Most CSS engines written in JavaScript execute selectors left-to-right. That means thet execute every component of the selector in order, from left to right. As an example: For the selector a b, these engines will first query for a elements, then search these for b elements. (That's the approach of eg. Sizzle, Qwery and NWMatcher.)

While this works, it has some downsides: Children of as will be checked multiple times; first, to check if they are also as, then, for every superior a once, if they are bs. Using Big O notation, that would be O(n^(k+1)), where k is the number of descendant selectors (that's the space in the example above).

The far more efficient approach is to first look for b elements, then check if they have superior a elements: Using big O notation again, that would be O(n). That's called right-to-left execution.

And that's what css-select does – and why it's quite performant.

How does it work?

By building a stack of functions.

Wait, what?

Okay, so let's suppose we want to compile the selector a b, for right-to-left execution. We start by parsing the selector. This turns the selector into an array of the building blocks. That's what the css-what module is for, if you want to have a look.

Anyway, after parsing, we end up with an array like this one:

[
    { type: "tag", name: "a" },
    { type: "descendant" },
    { type: "tag", name: "b" },
];

(Actually, this array is wrapped in another array, but that's another story, involving commas in selectors.)

Now that we know the meaning of every part of the selector, we can compile it. That is where things become interesting.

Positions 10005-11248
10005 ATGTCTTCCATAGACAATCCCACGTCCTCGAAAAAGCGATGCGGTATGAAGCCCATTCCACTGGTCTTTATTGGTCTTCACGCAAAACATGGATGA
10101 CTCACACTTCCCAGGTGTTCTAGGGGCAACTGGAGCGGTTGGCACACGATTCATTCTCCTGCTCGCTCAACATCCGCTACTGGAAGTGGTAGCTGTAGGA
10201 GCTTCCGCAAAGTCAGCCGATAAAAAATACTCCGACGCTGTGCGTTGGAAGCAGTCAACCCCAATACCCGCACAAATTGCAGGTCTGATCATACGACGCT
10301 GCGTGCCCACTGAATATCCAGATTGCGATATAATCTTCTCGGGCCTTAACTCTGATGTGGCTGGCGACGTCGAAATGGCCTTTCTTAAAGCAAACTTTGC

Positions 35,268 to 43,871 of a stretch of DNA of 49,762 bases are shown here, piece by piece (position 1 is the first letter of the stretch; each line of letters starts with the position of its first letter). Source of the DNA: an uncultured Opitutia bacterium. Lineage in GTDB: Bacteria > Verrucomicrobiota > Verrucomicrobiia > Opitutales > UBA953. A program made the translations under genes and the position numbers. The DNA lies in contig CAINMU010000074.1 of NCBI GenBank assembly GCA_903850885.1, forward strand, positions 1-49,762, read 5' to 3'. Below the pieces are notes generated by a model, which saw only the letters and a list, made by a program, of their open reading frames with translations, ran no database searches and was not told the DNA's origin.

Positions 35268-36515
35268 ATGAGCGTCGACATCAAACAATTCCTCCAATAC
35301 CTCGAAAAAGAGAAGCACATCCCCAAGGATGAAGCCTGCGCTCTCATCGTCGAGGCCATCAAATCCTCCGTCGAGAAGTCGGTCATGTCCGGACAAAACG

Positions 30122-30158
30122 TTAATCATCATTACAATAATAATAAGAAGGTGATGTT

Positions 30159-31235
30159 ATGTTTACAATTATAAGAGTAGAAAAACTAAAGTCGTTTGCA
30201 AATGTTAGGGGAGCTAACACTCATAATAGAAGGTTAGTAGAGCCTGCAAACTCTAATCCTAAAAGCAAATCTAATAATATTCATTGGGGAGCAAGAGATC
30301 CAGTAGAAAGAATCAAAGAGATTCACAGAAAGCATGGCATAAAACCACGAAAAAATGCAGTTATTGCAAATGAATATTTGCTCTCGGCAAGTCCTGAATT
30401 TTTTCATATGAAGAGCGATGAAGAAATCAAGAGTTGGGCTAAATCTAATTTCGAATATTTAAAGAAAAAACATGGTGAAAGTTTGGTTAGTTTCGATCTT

The basic idea is to turn every part of the selector into a function, which takes an element as its only argument. The function checks whether a passed element matches its part of the selector: If it does, the element is passed to the next function representing the next part of the selector. That function does the same. If an element is accepted by all parts of the selector, it matches the selector and double rainbow ALL THE WAY.

As said before, we want to do right-to-left execution with all the big O improvements. That means elements are passed from the rightmost part of the selector (b in our example) to the leftmost (which would be c of course a).

For traversals, such as the descendant operating the space between a and b, we walk up the DOM tree, starting from the element passed as argument.

//TODO: More in-depth description. Implementation details. Build a spaceship.

API

const CSSselect = require("css-select");

Note: css-select throws errors when invalid selectors are passed to it. This is done to aid with writing css selectors, but can be unexpected when processing arbitrary strings.

CSSselect.selectAll(query, elems, options)

Queries elems, returns an array containing all matches.

  • query can be either a CSS selector or a function.
  • elems can be either an array of elements, or a single element. If it is an element, its children will be queried.